Welcome to Sandralene's Class of Advanced Tailoring. This is not for beginners or bumbling fools, only the most dedicated and knowledgeable seamstresses will have any profit of what is being taught here. To practice these techniques will require *very* hard work and great skill, and if you think you haven't got it or if you're simply too lazy to work hard enough - well then - just get out of my class room - thank you! Some of you will never be able to grasp the finer techniques of business in general and tailoring in particular anyway, but are cut out to chase drakes, or, more likely be chased by drakes. Very well, go to Covetous then, just don't expect me to cry when PK:ers loot your lifeless corpse. Now I will talk about making real money. Anyone else wants to leave before I begin?
Ah much better, it's so much easier to teach when you have an attentive auditorium. First of all, I *do* assume that you are an Expert tailor or better. No? Long time Journey-woman then? If you're not you really should have left earlier. You see what will be discussed here presumes that you actually know which end of the needle is the pointy one, and that you get your tailoring right much more often than not.
Before getting in to details, a short rehearsal from the basic class. All profit is to be calculated per hour, not per fold or bolt. This lamentable misconception of calculating per fold instead of per hour is what has spawned the popular but horrendously misdirected mass-productions of skull caps. You all know this, but just to give an analogy. If you were to choose between two projects, one which would net you (we *are* talking net profit here) 5 000 $ and take 1 month to perform, and another one which would net you 10 000 $ but this one would take you 4 months to complete. Which would you choose? The first one without a doubt, since your monthly wage in the first case would be 5 000 $ but in the second one only 10 000 / 4 = 2 500 $, we all know that in Real LifeÔ . But in UO *everybody* goes for the latter project, and manufacture skull caps, rather strange don't you think? Stay away from skull caps, they are *not* worth the trouble.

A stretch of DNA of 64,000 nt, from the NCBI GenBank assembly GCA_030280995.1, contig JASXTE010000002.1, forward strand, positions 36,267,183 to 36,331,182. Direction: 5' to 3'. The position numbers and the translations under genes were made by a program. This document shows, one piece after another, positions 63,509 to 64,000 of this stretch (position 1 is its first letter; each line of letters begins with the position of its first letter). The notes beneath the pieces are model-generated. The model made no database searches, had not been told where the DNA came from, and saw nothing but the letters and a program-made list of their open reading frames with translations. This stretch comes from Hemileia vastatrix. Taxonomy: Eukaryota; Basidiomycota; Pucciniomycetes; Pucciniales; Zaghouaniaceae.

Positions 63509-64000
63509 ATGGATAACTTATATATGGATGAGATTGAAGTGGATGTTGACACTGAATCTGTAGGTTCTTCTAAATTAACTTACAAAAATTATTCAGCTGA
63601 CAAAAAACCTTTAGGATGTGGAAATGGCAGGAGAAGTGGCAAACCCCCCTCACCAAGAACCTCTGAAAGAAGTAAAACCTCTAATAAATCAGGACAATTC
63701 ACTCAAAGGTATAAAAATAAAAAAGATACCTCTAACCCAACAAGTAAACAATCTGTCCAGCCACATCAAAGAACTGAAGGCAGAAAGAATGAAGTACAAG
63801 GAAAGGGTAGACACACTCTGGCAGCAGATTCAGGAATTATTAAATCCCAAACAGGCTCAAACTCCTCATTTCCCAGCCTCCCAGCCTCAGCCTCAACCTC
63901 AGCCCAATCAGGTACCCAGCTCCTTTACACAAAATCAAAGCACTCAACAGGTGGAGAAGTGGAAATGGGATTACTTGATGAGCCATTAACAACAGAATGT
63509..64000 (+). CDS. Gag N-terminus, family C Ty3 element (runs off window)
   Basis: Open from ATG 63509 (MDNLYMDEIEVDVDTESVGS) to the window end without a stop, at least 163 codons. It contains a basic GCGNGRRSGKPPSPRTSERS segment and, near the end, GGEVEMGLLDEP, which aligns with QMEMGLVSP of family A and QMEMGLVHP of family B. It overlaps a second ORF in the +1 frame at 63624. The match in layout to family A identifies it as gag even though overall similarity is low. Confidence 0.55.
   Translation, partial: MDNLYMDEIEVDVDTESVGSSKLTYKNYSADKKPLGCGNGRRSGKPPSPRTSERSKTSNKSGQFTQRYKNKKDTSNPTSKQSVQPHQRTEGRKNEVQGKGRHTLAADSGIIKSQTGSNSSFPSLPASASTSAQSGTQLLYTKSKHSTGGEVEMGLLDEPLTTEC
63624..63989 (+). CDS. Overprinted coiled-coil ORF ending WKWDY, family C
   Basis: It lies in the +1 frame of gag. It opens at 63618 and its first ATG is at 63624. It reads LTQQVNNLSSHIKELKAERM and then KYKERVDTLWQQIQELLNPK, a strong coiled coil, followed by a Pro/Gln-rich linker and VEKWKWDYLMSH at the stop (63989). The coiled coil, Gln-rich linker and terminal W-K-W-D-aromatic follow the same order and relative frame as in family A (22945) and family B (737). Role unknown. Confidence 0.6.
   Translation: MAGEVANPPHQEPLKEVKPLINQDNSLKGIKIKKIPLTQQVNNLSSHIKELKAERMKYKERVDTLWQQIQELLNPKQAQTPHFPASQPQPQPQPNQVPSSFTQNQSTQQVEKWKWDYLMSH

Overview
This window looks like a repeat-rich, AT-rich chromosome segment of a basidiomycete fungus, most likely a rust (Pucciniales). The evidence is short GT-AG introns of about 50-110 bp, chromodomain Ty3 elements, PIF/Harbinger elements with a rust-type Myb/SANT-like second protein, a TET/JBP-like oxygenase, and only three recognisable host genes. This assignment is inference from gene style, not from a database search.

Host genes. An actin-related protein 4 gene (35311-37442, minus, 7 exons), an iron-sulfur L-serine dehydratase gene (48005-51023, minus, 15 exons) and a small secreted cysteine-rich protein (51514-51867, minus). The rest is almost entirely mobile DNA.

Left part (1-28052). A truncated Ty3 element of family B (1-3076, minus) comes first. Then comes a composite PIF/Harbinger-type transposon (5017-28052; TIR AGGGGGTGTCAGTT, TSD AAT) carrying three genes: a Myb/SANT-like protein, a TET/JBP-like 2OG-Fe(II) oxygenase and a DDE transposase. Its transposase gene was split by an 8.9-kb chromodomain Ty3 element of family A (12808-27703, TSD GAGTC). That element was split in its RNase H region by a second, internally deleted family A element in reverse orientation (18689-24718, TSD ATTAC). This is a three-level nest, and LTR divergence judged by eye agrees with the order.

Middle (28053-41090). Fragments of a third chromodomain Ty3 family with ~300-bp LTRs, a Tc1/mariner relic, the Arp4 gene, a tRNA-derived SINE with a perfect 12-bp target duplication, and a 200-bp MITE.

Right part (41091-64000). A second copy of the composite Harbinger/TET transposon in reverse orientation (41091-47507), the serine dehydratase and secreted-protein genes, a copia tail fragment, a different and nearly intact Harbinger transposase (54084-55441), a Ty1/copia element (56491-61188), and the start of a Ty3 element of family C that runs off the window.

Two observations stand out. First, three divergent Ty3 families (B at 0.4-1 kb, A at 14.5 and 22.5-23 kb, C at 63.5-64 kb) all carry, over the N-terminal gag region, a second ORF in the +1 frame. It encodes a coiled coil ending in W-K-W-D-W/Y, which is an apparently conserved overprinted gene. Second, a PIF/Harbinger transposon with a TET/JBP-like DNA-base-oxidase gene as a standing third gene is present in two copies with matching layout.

Let's start by examining the market. A tailor shop usually holds two tailors and two weavers. Well, forget about the weavers, we all do that, don't we? The weavers are just a couple of persons running around distracting you; let's stay focused on the tailors shall we. The first thing you do when you enter the workshop at the beginning of your session is to check the market. This means that you ask both the tailors to buy. You don't *have* to actually buy anything at this point if you already have folds in your backpack, just look at what's for sale from both of them. If a particular item you plan to make is found in their inventory in higher numbers than 12-14, then be certain that the other players present in the workshop are busy manufacturing just these kinds of items, and that the market will be flooded in a minute. Now even if it hurts not being able to sew all those plain dresses and fancy shirts you've expected to, don't give up, go to plan B. You may also find out what other players are doing simply by asking them, but don't take their words for the truth. They might be lying you to throw you off track, or maybe simply because they are mean and obnoxious - always check the market yourself if possible.
Now assuming that other seamstresses are creating fancy shirts and plain dresses, then you just calmly start to make fancy pants and robes. Always do what the other players don't. The robe / pants combination is usually a very good one, but since it takes 16 + 8 yards of cloth and a fold only holds 25 there is no margin for errors since we must have at least one yard left to sell back. But we all agreed that you are good tailors, didn't we? Always start by making the robe, if you blow it somewhere down the line (shame on you), you can always create the half-apron as the second item. Nobody creates half-aprons; they will always sell but don't expect too much profit from it.